(Recasts with rate decision, central bank's comments)
By Anthony Esposito
SANTIAGO, Sept 11 (Reuters) - Chile's central bank cut its benchmark interest rate for the seventh time since October on Thursday, as forecast, continuing with its easing cycle to bolster a quickly decelerating economy.
The bank reduced the key rate 25 basis points to 3.25 percent and left the door open to possible future rate cuts, but slightly moderated its tone compared with prior post-meeting statements.
"The board will consider the convenience of introducing further monetary stimulus in line with the evolution of domestic and external macroeconomic conditions and its implications on the inflationary outlook," the central bank said.
Its bias had previously said it would "consider the possibility of making additional cuts to the monetary policy rate."
Even though inflation remained above the central bank's 2 to 4 percent target range for the fifth month in a row in August, the rise in consumer prices is seen as a temporary phenomenon linked mostly to the Chilean peso's recent depreciation.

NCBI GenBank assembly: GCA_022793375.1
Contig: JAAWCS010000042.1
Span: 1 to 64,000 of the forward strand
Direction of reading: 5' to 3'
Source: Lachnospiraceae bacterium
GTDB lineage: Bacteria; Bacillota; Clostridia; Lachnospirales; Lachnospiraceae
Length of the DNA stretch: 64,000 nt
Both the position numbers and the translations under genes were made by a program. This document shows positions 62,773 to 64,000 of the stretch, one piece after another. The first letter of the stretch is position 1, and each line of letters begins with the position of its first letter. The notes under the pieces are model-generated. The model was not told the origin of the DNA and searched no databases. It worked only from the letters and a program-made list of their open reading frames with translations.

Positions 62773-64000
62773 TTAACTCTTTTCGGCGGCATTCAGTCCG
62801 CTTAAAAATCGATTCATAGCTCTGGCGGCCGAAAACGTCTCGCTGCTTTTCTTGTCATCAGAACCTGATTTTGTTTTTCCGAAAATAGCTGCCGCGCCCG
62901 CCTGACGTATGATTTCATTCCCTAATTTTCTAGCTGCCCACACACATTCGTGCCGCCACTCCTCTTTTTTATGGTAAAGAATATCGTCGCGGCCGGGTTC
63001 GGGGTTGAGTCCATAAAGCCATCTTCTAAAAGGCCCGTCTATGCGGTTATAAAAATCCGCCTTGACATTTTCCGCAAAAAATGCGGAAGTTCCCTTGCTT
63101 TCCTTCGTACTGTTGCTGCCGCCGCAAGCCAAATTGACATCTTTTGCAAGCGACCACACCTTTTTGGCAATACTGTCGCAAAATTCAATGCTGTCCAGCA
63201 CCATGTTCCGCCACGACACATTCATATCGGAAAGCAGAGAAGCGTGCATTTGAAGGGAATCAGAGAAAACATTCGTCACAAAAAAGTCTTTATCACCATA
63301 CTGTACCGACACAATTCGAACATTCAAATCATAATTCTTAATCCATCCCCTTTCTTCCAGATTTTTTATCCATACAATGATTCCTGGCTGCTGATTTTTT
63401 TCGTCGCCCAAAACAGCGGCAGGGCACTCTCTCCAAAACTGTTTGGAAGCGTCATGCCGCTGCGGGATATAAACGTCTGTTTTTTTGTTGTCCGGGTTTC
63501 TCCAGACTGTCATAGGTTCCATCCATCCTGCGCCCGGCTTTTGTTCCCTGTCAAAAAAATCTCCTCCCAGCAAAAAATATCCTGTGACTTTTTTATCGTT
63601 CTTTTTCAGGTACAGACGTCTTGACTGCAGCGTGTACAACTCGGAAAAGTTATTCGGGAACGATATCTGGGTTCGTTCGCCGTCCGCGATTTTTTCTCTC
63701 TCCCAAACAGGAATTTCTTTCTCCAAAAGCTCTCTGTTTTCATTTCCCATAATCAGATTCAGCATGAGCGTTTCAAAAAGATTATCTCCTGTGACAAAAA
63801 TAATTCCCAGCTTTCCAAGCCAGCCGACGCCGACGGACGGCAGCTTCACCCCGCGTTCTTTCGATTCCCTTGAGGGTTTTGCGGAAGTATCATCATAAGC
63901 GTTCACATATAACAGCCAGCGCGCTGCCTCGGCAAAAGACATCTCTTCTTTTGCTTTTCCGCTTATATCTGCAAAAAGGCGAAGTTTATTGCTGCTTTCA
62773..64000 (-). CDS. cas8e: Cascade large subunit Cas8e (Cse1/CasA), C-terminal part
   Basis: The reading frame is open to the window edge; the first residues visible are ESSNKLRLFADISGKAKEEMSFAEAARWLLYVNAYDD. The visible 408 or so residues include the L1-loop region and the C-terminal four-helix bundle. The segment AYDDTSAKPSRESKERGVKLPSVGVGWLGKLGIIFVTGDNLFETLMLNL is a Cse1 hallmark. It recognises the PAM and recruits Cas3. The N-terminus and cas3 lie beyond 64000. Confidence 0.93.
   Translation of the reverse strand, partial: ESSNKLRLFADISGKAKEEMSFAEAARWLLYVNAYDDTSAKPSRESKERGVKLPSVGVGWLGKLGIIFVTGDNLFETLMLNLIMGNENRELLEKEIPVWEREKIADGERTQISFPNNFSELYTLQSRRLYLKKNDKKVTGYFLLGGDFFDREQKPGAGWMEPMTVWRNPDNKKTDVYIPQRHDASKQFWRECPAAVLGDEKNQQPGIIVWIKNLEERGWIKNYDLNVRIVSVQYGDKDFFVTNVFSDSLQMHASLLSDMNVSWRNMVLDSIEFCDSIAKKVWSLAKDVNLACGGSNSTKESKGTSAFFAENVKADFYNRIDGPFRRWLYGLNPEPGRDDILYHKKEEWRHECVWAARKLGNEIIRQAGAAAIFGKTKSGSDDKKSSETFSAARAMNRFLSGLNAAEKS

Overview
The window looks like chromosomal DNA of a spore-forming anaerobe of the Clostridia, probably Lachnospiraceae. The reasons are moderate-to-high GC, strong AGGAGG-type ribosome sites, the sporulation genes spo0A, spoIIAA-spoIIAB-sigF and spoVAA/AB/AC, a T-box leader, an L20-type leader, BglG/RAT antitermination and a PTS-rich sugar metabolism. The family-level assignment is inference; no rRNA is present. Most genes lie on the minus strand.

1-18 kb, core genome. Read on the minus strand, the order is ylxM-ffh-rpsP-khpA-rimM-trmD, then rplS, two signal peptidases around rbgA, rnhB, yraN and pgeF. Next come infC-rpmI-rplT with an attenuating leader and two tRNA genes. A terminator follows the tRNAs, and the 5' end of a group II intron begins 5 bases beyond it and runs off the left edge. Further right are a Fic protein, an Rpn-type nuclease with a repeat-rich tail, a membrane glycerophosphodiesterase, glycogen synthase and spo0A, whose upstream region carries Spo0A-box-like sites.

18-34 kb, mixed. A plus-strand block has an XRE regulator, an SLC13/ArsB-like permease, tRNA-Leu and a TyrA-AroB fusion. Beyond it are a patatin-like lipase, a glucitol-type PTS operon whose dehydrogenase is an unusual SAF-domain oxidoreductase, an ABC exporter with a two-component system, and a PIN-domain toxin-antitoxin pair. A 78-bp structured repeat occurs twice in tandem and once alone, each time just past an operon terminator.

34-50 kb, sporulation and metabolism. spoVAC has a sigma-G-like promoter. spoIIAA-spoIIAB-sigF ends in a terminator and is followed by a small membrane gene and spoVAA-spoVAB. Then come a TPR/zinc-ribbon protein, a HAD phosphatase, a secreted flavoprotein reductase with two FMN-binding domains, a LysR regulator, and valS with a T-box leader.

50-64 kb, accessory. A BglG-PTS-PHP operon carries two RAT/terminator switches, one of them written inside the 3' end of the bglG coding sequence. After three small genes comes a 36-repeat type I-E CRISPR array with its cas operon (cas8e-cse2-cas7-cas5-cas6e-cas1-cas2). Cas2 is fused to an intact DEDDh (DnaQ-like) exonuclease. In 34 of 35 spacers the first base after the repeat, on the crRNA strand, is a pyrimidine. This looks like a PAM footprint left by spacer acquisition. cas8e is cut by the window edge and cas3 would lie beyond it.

"The most likely scenario continues to assume that inflation will stay above the upper bound of the tolerance range still for some months, to later return to the target. This evolution will continue to be monitored with special attention," the central bank said.
Faced with the reality of a much sharper slowdown than had been anticipated, the bank slashed its 2014 economic growth expectations earlier this month to as little as 1.75 percent, with domestic demand growth seen sliding almost to a halt.
Economic growth in the world's top copper producer expanded in July at its slowest pace in more than four years, though it exceeded market forecasts.
"Output, demand and employment indicators continue to reflect the low dynamism of the Chilean economy. Even so, the unemployment rate remains low and the annual growth rate of nominal wages has risen further," said the bank in its Thursday release.
According to the bank, the fruits of the easing cycle are being felt in the economy through domestic credit conditions that "continue to be favorable in general."
Earlier this week, the majority of analysts and traders in two central bank polls had forecast a 25 basis points cut. (Reporting by Anthony Esposito; Editing by Diane Craft)